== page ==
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Preventing forest offences: What we can do about it

By Tejus R S
|
Google Oneindia News

Conservation of forests and wildlife is not what most commoners believe, like going on a jungle safari, capturing a wild animal through lenses and planting trees. Instead, it is often dull because of all the laws that one has to read and an element of risk that adds up.

Preventing forest offences: What we can do about it

A conservation campaign is never successful till it reaches the apex like courts, and very rarely one can find success at the administration level. One can at times get away by committing a forest crime because of many reasons; one primary reason is lack of media attention, and the other is bureaucratic complexities.

Forest crimes such as illegal trespassing might appear not so serious, but it is rather dangerous for people and wildlife. For example, in some forests of South India, night trekking and illegal coracle rides were rampant and are still happening in a few parts.

For any successful conservation campaign, tip-offs and timing are crucial. Having said this, the first step towards addressing the concern was to understand and study the nature of the offence.

More than 40 websites were operating fancy tours to the nearby places to Bengaluru like Savandurga, Antaragange, Makalidurga and even in Bandipur Tiger Reserve near Moyar river and such similar areas.

Many argue that what harm is it to walk in forests and enjoy the wilderness, but the fact of the matter is most of the wild animals use designated paths during the night, and it is called nocturnal animals. Predators like Leopards usually frequent at dusk to hunt their prey, and venturing in large numbers would severely disturb the habitat and the wild animals during the night.

The first step was to map the frequent places that these operators conducted tours. Before passing on any information to the concerned authority, one has to know the legal status of the forest, whether it comes under the purview of the Wildlife Act or any other state forests act. By the time we began to get to more about it, the menace of night treks was already deep-rooted. When we got sufficient information, we started to make calls to the tour operators to ask about the itineraries, and a decoy was set up to gain insight during the treks for documentation for further steps.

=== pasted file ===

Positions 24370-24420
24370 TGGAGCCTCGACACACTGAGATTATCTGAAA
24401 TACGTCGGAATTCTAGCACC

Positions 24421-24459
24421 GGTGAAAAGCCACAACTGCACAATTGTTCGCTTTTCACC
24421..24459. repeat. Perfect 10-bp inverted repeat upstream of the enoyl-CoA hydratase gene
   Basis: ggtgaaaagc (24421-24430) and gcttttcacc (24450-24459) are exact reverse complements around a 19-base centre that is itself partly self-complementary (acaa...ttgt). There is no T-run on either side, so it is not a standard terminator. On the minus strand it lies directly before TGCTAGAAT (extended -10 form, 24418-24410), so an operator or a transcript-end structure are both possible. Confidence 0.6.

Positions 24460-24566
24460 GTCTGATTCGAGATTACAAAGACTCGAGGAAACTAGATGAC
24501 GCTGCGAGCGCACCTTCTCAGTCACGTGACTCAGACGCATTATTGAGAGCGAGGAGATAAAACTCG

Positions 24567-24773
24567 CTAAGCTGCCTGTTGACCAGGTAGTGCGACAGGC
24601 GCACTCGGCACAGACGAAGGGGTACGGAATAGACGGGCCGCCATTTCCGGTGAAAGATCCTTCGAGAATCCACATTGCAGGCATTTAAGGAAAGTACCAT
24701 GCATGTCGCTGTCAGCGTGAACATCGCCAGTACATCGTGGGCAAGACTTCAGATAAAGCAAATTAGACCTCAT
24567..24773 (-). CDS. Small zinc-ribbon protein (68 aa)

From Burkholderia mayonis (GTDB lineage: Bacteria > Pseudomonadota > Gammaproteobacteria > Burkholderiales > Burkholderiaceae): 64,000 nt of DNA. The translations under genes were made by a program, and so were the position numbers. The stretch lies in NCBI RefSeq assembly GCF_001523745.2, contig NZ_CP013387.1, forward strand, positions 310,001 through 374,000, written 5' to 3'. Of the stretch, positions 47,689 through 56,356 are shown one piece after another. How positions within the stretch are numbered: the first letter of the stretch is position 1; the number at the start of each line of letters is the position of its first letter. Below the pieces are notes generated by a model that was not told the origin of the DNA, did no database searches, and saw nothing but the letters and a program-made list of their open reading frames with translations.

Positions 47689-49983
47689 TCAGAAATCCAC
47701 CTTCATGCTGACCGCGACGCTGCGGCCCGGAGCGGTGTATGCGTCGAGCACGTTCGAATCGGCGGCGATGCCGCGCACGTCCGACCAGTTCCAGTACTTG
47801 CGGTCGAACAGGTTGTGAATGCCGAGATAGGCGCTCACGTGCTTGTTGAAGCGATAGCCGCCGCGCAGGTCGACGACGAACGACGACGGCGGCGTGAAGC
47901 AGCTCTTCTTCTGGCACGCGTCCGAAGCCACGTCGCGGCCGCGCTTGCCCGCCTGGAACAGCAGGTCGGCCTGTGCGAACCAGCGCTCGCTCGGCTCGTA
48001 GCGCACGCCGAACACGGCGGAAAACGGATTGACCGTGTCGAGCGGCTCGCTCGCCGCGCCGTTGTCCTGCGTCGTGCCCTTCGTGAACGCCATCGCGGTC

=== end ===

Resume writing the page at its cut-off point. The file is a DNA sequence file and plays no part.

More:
Preventing forest offences: What we can do about it

Simultaneously the excursions were conducted at multiple places all week, and then there would be differences in price during the weekdays, weekends and special occasions. There would be multiple pick up points for all the trek enthus from the city to the forest. The trek would begin by 10 PM in the night till morning 6 AM. A minimum of 40 people would venture into the woods.

The impact on the sensitive ecosystem would be horrific with all the campfire and music stuff, and at the end of the day, it was easy money for the operators and terrible for the forests and wildlife. We gave the officials a tip-off on the documentation of our decoy during one night trek, and the tour operators were booked under various statutes.

Immediately after the arrests, we contacted the media for extensive reach, which played a vital role in cracking this. As a result, the night treks were halted for a brief stint, but it is still is continued despite the crackdown.

Illegal coracle rides carrying people and vehicles are perilous, especially in rivers infested with crocodiles. It was the first time we heard such a thing of moving vehicles (two-wheelers, cycles etc.) and people in a tiny coracle, but it is a business for the localities who reside on the forest fringes. This was new and dangerous. There were many reasons attributed to this offence, the primary being to cut short the distance from point A to point B close to 100 km, access to hospitals and other needs, no other jobs for people who operated coracles, hunting of wild animals etc. The coracles exceeded their carrying capacity to multifold by fitting 3 to 4 two-wheelers and 4 to 5 people. Coracle rides were happening at 3 strategic locations inside forests, and to reach the coracle point in the river, one had to trespass the forests. The ride would begin by 6 AM or early and end by 7 PM with more than 3 operators and multiple round trips. We had to tip off the media on this with the proper study on the issue.

These two offences may seem insignificant and negligible, but these turn out to be dangerous in the long term when left unattended. Constitution has empowered every citizen its rights and duties likewise for the states. We have to ensure that science, data and law should back the issue we pick up.

Disclaimer: The opinions expressed in this article are the personal opinions of the author. The facts and opinions appearing in the article do not reflect the views of OneIndia and OneIndia does not assume any responsibility or liability for the same.

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